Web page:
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Shotgun lipidomics

In lipidomics, the process of shotgun lipidomics (named by analogy with shotgun sequencing uses analytical chemistry to investigate the biological function, significance, and sequelae of alterations in lipids and protein constituents mediating lipid metabolism, trafficking, or biological function in cells. Lipidomics has been greatly facilitated by recent advances in, and novel applications of, electrospray ionization mass spectrometry (ESI/MS).



Shotgun lipidomics was developed by Richard W. Gross, MD, PhD, and Xianlin Han, PhD., by employing ESI intrasource separation techniques. Individual molecular species of most major and many minor lipid classes can be fingerprinted and quantitated directly from biological lipid extracts without the need for chromatographic purification.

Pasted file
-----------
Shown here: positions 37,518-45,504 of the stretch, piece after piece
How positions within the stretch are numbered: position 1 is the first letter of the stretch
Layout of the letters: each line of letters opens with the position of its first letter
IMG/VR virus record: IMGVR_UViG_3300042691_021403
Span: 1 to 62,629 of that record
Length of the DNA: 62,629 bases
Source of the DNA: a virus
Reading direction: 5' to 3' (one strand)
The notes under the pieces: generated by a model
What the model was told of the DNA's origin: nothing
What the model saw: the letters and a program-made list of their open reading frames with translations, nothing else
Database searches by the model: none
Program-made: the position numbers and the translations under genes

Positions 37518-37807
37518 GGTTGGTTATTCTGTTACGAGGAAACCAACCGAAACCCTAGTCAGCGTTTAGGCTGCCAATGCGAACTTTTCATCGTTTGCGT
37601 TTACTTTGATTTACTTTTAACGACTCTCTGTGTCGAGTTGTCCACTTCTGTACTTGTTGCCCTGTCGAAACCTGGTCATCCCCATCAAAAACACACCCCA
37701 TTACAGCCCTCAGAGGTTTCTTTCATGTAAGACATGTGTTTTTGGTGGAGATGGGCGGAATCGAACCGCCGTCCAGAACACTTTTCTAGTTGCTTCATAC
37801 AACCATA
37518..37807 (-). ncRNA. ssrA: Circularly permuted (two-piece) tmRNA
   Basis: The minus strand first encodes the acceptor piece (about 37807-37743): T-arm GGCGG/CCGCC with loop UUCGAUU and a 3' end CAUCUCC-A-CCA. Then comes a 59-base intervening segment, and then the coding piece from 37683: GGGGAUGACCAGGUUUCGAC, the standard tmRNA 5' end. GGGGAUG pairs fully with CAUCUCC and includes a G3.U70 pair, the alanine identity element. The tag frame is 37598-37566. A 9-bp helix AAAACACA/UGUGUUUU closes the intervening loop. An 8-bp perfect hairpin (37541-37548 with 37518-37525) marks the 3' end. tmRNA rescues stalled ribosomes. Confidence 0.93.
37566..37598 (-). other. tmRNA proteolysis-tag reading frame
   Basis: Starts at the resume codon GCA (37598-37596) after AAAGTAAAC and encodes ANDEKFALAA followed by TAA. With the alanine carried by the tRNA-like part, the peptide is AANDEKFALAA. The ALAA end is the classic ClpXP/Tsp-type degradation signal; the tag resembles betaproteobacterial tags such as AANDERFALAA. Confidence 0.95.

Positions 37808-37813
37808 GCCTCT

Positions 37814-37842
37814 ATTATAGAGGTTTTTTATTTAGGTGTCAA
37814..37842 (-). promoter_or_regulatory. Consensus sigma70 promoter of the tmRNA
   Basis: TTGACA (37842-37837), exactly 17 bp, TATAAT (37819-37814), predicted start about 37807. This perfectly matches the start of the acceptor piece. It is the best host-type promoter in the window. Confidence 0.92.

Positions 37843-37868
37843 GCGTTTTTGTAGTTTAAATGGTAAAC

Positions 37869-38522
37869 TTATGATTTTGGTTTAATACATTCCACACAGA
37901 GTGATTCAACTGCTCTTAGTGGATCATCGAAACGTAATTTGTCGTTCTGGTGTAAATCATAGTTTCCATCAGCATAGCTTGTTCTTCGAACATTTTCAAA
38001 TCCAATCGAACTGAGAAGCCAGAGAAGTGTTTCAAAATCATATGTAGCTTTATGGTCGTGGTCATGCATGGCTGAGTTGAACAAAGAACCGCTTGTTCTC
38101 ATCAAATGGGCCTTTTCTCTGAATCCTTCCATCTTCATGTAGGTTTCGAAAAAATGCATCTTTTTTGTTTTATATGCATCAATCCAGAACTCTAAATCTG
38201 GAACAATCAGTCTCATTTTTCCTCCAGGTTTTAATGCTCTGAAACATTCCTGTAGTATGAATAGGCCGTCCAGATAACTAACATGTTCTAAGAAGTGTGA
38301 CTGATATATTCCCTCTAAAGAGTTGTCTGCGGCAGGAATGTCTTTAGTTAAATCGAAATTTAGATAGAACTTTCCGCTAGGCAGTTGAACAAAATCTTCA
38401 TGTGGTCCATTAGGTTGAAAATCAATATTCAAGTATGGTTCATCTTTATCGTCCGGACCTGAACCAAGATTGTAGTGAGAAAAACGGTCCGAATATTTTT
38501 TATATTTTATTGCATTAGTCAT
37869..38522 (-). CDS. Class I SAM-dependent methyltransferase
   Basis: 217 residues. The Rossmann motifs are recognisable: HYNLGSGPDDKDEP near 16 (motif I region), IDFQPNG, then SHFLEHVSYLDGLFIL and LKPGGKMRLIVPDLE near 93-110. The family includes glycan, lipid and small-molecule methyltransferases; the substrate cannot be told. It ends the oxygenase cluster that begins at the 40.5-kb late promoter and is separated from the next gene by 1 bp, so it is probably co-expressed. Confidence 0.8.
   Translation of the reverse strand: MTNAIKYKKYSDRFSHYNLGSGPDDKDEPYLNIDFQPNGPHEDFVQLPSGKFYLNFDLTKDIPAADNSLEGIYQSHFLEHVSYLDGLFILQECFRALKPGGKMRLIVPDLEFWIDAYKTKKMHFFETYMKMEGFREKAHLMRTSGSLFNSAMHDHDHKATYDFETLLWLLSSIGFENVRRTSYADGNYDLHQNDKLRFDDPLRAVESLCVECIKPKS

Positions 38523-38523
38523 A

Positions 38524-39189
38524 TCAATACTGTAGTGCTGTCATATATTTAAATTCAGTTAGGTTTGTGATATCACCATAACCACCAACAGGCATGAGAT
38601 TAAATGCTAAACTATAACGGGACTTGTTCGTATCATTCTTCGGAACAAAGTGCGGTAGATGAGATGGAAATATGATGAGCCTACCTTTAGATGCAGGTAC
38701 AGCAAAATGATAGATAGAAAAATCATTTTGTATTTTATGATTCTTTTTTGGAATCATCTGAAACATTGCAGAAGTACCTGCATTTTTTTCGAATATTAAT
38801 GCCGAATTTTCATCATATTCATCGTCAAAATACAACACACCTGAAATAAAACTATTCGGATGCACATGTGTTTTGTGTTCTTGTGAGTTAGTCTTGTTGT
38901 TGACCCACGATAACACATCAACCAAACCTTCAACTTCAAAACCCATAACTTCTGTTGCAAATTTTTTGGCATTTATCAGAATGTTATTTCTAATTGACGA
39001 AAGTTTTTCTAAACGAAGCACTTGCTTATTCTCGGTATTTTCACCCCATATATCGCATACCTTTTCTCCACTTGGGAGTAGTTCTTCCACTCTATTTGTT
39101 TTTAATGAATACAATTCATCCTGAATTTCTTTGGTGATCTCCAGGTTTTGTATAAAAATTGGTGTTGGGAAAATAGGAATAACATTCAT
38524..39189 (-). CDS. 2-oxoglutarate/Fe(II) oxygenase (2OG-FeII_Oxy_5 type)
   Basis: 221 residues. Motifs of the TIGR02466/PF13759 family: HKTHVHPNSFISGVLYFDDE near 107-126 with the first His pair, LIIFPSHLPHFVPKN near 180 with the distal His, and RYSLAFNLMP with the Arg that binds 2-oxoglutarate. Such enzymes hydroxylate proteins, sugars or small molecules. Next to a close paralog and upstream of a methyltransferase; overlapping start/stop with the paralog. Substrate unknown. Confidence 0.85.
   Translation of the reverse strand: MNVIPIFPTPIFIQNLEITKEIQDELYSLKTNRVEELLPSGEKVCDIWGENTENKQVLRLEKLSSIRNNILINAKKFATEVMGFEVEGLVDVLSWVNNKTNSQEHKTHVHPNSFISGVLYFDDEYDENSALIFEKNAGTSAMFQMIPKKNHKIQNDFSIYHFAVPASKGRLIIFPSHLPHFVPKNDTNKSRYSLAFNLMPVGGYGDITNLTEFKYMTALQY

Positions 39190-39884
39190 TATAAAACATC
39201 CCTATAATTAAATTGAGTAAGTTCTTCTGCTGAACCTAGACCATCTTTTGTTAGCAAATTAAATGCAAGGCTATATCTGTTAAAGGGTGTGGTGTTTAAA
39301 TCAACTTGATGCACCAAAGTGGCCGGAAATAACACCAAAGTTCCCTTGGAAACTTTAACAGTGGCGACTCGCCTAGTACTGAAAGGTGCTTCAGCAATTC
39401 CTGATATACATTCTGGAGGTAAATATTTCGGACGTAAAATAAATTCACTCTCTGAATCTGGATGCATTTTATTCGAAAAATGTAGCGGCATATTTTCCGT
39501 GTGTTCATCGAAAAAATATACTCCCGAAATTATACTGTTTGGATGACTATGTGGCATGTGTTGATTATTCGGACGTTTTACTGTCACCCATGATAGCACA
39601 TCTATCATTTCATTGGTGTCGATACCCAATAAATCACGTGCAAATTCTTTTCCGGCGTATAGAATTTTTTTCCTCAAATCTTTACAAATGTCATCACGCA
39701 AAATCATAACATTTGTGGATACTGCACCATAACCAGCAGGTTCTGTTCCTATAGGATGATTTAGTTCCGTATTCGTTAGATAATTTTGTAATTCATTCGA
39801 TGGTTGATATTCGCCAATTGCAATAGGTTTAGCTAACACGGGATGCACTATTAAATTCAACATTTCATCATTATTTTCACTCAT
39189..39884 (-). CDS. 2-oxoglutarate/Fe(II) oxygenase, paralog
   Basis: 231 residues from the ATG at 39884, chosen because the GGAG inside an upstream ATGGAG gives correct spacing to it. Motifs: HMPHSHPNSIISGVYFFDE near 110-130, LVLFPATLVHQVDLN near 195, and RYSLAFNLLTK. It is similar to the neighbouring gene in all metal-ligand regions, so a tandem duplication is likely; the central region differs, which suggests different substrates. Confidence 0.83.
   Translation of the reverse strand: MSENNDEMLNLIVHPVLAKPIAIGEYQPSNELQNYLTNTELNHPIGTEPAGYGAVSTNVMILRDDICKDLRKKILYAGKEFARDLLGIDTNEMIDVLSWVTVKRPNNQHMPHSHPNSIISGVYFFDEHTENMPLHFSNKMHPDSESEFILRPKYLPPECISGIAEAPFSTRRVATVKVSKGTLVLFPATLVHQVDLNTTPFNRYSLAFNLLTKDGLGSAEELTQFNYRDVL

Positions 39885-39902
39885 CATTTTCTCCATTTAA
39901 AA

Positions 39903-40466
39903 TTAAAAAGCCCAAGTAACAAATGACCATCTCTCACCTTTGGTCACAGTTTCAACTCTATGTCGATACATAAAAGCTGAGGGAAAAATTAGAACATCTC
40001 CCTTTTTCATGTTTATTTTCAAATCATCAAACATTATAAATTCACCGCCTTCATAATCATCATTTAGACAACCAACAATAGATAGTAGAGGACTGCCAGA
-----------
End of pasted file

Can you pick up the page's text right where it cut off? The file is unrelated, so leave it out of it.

Shotgun lipidomics is fast, highly sensitive, and it can identify hundreds of lipids missed by other methods — all with a much smaller tissue sample so that specific cells or minute biopsy samples can be examined.

Further reading



Gunning for fats

Shotgun lipidomics of phosphoethanolamine-containing lipids in biological samples after one-step in situ derivatization

This article is licensed under the GNU Free Documentation License. It uses material from the Wikipedia article "Shotgun_lipidomics". A list of authors is available in Wikipedia.
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